The United States earlier this year reached a deal with the Taliban to pull troops from Afghanistan and wind down America's longest war
The United States said Thursday that it supported continued Indian involvement in Afghanistan, even as President Donald Trump looks to withdraw troops.
India is one of the most enthusiastic backers of Afghanistan's government, contributing more than $3 billion since the 2001 US-led invasion toppled the Taliban, who harbored virulently anti-Indian militants.
"The United States welcomes India's substantial investment in and assistance to Afghanistan," said Nancy Izzo Jackson, a State Department official in charge of Afghanistan.
"And we will continue to support efforts to achieve an honorable and enduring outcome in Afghanistan that preserves our investment in Afghanistan's future," she told a conference on India's role in Afghanistan at the Hudson Institute.
"The United States has said that it supported sustained Indian involvement in Afghanistan."— Lawrence Sellin (@LawrenceSellin) November 23, 2019
India should be a participating member of any peace process in Afghanistan to offset the clearly harmful effects of Pakistan on regional stability. https://t.co/S7SjBvIEfn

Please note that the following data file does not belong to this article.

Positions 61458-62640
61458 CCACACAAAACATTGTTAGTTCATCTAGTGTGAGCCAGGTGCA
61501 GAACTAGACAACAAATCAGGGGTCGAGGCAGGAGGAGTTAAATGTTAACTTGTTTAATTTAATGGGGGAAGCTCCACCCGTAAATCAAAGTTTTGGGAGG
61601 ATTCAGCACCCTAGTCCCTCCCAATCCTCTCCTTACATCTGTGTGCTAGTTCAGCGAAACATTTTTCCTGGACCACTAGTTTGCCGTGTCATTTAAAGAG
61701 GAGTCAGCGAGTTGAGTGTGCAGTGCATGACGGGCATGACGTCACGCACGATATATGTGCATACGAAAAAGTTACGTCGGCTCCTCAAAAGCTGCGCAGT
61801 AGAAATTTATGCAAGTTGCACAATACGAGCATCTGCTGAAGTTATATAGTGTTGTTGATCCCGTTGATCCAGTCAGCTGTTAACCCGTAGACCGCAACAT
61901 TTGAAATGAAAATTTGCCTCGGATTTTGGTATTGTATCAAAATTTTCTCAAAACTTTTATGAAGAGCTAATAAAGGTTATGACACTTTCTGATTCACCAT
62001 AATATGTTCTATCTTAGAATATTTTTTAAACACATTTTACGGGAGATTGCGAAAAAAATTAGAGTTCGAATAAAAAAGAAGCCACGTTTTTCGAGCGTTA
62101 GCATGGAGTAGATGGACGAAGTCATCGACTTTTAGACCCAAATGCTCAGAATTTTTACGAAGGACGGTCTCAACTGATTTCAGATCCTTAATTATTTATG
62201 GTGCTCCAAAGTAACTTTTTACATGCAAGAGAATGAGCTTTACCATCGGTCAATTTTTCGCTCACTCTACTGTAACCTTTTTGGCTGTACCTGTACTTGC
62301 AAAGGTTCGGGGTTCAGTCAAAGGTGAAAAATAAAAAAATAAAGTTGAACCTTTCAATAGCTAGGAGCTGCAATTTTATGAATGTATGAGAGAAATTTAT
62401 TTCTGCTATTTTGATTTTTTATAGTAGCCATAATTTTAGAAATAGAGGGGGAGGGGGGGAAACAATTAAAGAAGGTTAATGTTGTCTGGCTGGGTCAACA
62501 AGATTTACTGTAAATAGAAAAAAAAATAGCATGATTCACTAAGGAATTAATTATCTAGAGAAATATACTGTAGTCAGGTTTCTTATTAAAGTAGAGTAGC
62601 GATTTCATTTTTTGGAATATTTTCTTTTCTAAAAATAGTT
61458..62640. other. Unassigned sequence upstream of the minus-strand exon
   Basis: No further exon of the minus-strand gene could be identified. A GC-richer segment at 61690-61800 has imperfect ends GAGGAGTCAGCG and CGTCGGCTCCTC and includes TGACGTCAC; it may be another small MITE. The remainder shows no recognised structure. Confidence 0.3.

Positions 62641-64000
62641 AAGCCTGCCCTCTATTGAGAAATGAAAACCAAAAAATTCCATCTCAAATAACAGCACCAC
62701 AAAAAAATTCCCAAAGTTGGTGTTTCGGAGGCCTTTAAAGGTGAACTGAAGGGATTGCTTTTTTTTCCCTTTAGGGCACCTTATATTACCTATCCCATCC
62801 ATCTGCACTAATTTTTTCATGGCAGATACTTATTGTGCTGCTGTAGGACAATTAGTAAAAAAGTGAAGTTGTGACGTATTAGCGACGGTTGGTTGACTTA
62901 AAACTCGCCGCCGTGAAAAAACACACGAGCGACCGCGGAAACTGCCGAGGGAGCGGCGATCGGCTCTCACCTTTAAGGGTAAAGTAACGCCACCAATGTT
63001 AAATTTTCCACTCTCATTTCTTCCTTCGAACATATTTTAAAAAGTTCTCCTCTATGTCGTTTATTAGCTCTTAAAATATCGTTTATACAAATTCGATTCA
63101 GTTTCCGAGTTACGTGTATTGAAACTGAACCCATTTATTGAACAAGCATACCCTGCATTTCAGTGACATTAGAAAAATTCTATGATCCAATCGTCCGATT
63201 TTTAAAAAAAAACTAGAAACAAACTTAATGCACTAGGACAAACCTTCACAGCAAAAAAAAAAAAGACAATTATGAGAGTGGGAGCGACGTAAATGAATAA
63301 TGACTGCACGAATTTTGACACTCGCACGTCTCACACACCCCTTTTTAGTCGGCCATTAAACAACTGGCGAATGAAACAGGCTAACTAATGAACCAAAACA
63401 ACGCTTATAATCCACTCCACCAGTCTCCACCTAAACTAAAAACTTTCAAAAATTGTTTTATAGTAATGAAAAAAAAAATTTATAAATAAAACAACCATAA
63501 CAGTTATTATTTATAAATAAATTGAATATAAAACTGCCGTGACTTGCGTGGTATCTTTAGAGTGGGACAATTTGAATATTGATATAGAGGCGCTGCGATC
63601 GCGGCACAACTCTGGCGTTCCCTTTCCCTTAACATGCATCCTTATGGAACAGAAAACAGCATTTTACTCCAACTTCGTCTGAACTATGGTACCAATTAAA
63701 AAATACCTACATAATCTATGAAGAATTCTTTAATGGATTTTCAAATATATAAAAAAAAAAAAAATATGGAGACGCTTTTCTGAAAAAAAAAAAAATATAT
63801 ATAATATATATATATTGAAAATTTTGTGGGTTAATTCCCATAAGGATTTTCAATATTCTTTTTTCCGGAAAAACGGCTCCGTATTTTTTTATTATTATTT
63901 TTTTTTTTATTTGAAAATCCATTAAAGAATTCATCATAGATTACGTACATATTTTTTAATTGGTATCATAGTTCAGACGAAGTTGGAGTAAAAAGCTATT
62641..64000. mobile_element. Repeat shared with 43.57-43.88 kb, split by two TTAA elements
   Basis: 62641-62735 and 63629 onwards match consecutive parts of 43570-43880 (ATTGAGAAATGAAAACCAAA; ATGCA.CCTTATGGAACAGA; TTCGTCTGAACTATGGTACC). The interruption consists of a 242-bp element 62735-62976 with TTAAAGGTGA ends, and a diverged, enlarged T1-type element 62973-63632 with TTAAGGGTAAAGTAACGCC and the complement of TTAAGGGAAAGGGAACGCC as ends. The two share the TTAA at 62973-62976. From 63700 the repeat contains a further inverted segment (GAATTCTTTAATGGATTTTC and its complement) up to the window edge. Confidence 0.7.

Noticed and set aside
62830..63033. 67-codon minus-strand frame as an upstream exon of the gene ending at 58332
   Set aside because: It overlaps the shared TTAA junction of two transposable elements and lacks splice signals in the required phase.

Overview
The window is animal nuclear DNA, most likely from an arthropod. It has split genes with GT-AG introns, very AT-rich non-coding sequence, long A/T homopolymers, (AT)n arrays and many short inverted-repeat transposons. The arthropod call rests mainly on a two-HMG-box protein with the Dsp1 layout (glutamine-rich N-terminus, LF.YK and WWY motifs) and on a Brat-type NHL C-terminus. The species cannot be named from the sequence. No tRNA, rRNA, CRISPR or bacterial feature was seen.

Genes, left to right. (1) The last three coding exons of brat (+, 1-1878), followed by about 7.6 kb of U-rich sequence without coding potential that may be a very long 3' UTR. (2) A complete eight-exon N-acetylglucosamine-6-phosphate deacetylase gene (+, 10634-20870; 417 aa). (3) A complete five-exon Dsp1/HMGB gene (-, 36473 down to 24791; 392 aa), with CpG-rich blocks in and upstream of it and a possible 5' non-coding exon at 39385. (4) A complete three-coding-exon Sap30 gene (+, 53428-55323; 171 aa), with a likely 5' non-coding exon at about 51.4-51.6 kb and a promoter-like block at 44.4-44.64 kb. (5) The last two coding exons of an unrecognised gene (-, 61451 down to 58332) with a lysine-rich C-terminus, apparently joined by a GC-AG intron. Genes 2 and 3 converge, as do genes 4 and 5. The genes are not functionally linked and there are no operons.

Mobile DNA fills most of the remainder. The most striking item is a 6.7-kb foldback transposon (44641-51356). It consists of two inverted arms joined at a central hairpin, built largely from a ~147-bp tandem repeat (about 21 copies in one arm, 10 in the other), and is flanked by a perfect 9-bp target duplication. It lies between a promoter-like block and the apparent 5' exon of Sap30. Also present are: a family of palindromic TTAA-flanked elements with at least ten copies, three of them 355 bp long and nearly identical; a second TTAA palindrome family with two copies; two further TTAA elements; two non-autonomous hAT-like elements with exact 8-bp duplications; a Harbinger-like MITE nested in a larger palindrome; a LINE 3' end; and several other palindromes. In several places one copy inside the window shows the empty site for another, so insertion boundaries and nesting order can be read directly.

India constructed Afghanistan's new parliament building and has also wooed Afghans with its soft power, including Bollywood films.
But India's involvement in Afghanistan has been a cause of consternation for rival Pakistan, which has maintained ties to the Taliban in part citing fears of encirclement.
In the Indian epic Mahabharat , or Greater India, written four thousand years ago the devoted empress wan born in Kandahar. Afghanistan is an integral part of the Indian cultural hemisphere. https://t.co/bTEafB4rpq via @timesofindia— Dr Krittibas Ray (@KrittibasDr) November 22, 2019
The United States earlier this year reached a deal with the Taliban to pull troops from Afghanistan and wind down America's longest war.
But Trump said in September that he was withdrawing an invitation to the insurgents to meet near Washington due to the killing of a US soldier.
Harsh Vardhan Shringla, the Indian ambassador in Washington, said that any settlement in Afghanistan needed to ensure that "there is no room for any terrorist elements to create a foothold."
"It is also important to deliver the message to terrorists that democracies do not surrender to terrorism and in the ideological battle of the 'emirate' versus the 'republic,' the latter prevails," he said.